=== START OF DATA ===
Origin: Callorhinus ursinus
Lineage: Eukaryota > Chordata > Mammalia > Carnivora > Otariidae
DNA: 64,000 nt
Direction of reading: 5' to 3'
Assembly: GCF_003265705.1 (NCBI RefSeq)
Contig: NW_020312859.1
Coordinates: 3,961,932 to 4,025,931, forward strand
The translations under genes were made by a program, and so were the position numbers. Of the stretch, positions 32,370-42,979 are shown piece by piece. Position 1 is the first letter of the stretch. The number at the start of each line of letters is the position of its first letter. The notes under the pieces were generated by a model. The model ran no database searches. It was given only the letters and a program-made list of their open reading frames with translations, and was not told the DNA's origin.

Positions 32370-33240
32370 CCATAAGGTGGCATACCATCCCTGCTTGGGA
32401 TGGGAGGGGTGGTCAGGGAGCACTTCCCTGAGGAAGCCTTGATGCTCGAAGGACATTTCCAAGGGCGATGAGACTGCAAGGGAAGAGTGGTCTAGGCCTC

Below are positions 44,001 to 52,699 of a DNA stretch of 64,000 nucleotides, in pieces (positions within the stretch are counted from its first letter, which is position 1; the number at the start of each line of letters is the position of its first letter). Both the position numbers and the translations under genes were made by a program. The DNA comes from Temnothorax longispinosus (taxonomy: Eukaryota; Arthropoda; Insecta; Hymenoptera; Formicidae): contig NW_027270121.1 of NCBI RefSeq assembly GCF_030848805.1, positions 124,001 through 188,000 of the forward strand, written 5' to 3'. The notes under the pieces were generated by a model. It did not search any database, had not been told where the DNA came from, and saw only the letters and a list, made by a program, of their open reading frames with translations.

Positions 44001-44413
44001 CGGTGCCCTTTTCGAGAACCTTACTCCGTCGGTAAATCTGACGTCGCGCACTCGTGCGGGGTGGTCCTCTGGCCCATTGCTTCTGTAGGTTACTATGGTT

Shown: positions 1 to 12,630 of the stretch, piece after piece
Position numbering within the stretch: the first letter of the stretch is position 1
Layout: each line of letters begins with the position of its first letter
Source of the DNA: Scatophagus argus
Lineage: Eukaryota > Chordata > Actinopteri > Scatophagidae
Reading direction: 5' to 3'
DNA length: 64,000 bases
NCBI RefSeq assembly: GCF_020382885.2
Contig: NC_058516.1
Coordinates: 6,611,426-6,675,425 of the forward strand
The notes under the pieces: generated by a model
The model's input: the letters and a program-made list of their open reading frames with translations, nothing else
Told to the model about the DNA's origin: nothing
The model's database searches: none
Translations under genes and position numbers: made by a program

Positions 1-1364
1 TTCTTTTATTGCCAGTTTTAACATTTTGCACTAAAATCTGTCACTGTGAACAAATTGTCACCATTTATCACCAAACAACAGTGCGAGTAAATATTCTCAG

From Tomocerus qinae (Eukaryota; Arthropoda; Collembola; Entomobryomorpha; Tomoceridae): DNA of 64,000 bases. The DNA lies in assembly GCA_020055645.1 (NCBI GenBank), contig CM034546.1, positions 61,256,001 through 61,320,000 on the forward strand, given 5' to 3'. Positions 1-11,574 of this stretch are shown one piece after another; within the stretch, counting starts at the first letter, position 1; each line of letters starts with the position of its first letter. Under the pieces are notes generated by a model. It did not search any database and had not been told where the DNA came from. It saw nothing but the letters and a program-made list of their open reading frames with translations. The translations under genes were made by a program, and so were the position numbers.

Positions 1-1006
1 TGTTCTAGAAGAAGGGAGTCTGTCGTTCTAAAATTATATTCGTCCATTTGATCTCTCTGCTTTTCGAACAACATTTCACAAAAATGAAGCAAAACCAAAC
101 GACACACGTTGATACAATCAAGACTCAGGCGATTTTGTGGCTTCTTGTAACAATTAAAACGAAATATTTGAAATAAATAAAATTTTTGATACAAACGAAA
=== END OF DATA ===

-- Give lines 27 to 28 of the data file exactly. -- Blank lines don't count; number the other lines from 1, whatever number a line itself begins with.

Told to the model about the DNA's origin: nothing
The model's database searches: none